Stretching – Good or Bad?

stretching clip artStretching—Good or Bad?

In a previous blog, I discussed tender points.  In a nut shell, they are areas in the body that represent a deeper more vital structure with restrictions from an injury. The body recruits muscles and shortens areas to protect organs and vessels when there is an injury or even a threat of injury. If these restrictions get stuck, the body is left in a shortened painful position.

Stretching these areas will cause the body to react as if there is a threat of further injury and therefore result in more shortening and pain. This can also happens when pushing through the pain to force strengthening.

When tender points exist in an area, the best treatment is to shorten the corresponding structure. These areas may be the ligaments and connective tissue around an organ, the nerves, or the blood vessels, or any combination of these.

Stretching helps after the restrictions are released although it’s not always necessary. Most of the time, range of motion returns naturally and automatically when the muscle gets the message to stop guarding—holding itself tight in protection mode.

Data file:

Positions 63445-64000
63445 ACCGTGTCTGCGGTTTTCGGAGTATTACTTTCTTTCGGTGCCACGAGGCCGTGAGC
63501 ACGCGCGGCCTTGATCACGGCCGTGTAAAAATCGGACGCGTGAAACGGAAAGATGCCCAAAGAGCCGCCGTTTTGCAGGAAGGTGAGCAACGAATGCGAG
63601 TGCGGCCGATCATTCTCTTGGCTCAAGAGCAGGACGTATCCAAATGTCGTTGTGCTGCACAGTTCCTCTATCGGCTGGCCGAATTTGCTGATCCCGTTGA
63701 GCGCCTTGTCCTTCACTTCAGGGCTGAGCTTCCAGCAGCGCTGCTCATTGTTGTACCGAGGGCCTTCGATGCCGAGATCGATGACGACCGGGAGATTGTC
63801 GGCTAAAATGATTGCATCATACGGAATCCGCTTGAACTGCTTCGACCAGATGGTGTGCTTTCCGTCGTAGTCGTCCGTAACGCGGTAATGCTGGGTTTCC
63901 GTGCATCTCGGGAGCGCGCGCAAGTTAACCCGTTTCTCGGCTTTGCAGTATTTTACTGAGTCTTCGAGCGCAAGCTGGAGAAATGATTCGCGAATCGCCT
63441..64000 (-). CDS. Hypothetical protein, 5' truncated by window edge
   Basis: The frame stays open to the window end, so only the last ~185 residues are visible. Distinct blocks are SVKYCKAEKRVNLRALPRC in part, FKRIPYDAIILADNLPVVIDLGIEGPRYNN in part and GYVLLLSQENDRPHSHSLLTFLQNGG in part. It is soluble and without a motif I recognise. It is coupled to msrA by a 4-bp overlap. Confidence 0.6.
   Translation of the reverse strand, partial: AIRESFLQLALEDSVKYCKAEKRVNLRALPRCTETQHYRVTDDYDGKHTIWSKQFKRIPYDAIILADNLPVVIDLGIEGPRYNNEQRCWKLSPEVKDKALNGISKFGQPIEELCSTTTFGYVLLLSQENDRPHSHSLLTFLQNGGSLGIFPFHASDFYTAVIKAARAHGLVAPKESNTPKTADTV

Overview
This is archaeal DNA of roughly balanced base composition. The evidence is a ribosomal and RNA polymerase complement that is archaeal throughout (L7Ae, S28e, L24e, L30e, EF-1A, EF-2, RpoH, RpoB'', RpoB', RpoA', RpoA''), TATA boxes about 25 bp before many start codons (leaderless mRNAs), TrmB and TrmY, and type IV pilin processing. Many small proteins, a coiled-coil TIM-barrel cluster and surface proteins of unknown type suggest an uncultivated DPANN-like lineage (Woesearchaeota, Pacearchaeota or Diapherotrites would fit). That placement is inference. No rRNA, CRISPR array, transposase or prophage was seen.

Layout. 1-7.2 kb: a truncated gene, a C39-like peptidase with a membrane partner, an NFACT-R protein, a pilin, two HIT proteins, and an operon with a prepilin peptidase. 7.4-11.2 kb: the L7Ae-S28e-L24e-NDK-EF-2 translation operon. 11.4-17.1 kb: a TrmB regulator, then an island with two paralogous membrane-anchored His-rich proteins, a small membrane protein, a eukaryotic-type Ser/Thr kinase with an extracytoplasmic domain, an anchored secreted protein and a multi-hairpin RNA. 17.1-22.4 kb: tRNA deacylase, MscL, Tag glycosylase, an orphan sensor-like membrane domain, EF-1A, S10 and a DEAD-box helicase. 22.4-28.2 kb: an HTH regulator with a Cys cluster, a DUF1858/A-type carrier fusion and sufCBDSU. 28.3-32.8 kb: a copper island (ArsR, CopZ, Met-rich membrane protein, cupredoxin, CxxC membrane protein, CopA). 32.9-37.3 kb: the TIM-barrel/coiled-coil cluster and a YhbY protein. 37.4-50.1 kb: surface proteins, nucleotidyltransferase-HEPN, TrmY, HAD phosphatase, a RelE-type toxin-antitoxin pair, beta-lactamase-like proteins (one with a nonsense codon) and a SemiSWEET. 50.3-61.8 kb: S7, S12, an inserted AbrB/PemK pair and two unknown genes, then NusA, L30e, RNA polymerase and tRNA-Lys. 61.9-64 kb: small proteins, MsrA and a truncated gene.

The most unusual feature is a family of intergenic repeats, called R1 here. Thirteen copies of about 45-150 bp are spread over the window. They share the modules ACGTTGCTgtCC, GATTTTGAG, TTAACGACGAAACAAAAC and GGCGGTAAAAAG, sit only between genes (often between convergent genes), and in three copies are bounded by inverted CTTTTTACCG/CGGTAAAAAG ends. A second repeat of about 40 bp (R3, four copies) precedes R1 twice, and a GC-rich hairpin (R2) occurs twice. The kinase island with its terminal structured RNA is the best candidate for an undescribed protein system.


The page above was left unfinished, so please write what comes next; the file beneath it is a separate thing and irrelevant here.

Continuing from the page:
Some people are genetically prone to tightness. Stretching helps them prevent injury, but even in these cases, the restrictions should be released first.

Another important time to stretch is during strenuous exercises. A good warm up is important since muscles do not respond as well to stretching when they are cold. Brisk walking for 10 minutes prior to stretching will help achieve better results. But , again, only if the muscles are under normal tension and don’t have any restrictions.

The flexibility in our body should be symmetrical. Both sides should rotate, flex, and bend the same. There should not be pain at the end of the range and it should never feel like a hard stop, but more like a soft end that could be stretched further with the proper technique.

When stretching, it is important to hold the stretch static and not bounce. About 20 to 30 seconds will get the best results. Hold the stretch at a comfortable place at the end of range, being careful not to force it further and create pain.

Remember, if any tissues feel threatened, the automatic response of the body is to tighten and protect the area. This completely defeats the purpose of stretching. Above all, listen to the body, it is truly wise. It will tell you when something is wrong.

Christine Wood About Christine Wood

Christine Wood, PT, DPT lives in Augusta County in the heart of Virginia’s beautiful Shenandoah Valley with her husband and children. With over 20 years of experience as a Physical Therapist, her hands have brought healing and pain relief to thousands of clients.